Tuesday, December 10, 2013

I (can't) grow sage

Garden Sage, Salvia officinalis affected by root rot
Out of my current batch of a hundred or so sage seedlings I am hoping to get at least a few which go on to reach maturity and become large healthy bushes. I think the trick is to avoid overhead watering if possible as moisture around the base of the plant and on the leaves creates ideal conditions for the spread of the fungus which causes the rot. (Fusarium solani and Rhizoctonia solani) Living in a cool dry climate with zero humidity also helps, as well as providing an alkaline, gritty, free draining soil.
The old Arabian proverb "How can a man die who has sage in his garden?" and the fact that sage is traditionally the herb which has a centuries old track record for helping shield against declining faculties and failing memory has stirred me into the task of growing it
successfully.   Sharp as a tack at eighty you bet....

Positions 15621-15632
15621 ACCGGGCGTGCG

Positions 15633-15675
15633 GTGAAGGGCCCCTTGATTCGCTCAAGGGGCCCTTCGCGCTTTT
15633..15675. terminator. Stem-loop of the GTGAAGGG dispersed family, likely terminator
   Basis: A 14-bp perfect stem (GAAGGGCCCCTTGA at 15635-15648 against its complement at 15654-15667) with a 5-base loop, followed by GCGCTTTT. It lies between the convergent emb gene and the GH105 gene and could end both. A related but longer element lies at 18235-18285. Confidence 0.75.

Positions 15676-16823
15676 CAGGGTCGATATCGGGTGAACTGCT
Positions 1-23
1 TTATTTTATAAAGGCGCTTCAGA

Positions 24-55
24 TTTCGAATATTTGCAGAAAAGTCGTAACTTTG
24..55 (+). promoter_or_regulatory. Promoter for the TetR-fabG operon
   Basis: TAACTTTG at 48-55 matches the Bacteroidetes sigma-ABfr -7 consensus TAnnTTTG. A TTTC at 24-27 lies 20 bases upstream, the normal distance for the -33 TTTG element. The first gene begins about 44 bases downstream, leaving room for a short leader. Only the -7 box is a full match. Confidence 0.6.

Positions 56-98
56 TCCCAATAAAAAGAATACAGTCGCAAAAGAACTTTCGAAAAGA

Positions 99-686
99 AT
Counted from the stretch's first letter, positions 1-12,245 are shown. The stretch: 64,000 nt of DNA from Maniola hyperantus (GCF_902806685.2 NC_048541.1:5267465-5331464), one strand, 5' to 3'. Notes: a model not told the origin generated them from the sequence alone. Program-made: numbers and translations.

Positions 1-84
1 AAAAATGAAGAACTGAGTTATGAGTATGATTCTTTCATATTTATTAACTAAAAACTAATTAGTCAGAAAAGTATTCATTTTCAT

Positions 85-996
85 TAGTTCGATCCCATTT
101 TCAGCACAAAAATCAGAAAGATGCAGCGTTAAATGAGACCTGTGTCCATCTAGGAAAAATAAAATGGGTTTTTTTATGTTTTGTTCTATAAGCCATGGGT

I am also growing the red leaf sage (S. officinalis 'Purpurascens') pictured below. It is a bit of a gloomy looking plant, though in a good light the leaves have that purple bloom of a summer sugar plum.
The name Salvia is from the Latin salveo or "I am well" and the colloquial corruption of the name became sange in old French and sauge in old English. Midwives in France were known to use sage leaves macerated in a liquore to be given "aux femmes qui vont prochainement accoucher." Expectant fathers probably needed a swig as well.

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